The digital rights group Electronic Frontier Foundation is throwing its support behind a new California proposal that would require businesses to offer user-friendly privacy controls.
The new proposal, unveiled earlier this month by state Attorney General Xavier Becerra, aims to prohibit what the EFF calls “manipulative user experience designs that businesses use to trick consumers into surrendering their personal data.”
California's privacy law, which took effect earlier this year, gives state residents the right to learn what information has been collected about them by companies, to have that information deleted, and to prevent the sale of that data to third parties.
Becerra's newest proposed regulations provide that businesses must offer opt-out methods that are “easy for consumers to execute” and that “require minimal steps.”
The proposed rules specifically provide that businesses can't use methods designed to thwart someone's decision to opt out.
The EFF argues in comments filed with the state Tuesday that the new proposed rules could prevent companies from using “dark patterns” to prevent users from opting out of the sale of their data.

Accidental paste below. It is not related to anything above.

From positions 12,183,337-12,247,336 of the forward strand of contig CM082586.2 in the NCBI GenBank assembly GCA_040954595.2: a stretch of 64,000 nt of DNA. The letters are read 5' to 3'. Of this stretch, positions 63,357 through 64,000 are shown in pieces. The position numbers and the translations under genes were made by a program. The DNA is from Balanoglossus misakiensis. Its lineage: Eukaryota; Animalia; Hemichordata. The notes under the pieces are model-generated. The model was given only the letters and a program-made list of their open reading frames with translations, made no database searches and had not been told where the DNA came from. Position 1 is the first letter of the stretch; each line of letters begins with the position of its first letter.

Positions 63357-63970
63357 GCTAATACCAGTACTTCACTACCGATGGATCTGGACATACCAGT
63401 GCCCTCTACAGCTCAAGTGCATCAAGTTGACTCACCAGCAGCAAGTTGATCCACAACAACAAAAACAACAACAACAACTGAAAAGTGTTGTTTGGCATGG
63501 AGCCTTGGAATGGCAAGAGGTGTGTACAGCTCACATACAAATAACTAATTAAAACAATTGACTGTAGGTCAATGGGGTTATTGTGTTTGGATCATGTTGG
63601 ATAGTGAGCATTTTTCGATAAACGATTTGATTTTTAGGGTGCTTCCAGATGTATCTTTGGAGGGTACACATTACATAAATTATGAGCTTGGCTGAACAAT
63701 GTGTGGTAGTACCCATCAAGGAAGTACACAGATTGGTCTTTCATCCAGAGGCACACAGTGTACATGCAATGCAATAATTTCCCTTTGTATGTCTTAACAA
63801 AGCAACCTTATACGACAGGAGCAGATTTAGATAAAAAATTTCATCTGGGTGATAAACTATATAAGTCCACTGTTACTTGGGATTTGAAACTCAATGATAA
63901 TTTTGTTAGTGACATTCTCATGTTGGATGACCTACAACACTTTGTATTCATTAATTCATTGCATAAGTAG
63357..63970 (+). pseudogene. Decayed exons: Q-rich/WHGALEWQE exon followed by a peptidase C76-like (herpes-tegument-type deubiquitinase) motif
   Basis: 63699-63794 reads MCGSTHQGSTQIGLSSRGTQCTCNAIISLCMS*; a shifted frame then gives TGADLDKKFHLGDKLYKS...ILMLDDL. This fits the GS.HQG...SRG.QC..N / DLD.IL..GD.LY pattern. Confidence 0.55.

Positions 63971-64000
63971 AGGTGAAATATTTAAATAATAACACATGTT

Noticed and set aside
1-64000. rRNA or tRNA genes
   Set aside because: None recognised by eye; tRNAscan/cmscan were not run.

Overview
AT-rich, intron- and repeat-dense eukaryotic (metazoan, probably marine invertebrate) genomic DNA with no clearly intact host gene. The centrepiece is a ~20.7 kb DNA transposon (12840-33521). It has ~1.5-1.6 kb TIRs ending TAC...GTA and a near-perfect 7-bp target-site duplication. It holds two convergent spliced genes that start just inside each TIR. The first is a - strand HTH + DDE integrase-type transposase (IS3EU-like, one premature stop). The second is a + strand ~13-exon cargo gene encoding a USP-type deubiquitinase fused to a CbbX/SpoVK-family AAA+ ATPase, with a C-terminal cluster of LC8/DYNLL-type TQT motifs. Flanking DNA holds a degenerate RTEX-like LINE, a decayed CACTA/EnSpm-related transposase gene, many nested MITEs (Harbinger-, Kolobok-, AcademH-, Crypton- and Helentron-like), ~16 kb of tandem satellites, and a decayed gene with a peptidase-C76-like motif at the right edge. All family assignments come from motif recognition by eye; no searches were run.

The newest proposed regulations include some specific examples of the types of opt-out mechanisms that would be prohibited. Among others, business wouldn't be allowed to require people to take more steps to opt out of the sale of their data than to consent to the sale.
Businesses also wouldn't be able to use “confusing” language, such as “Don’t Not Sell My Personal Information.”
Additionally, the proposed regulations would ban companies from requiring consumers to provide more personal information than needed to implement a do-not-sell request.
Becerra's office is accepting comments through October 28 on the proposed regulations.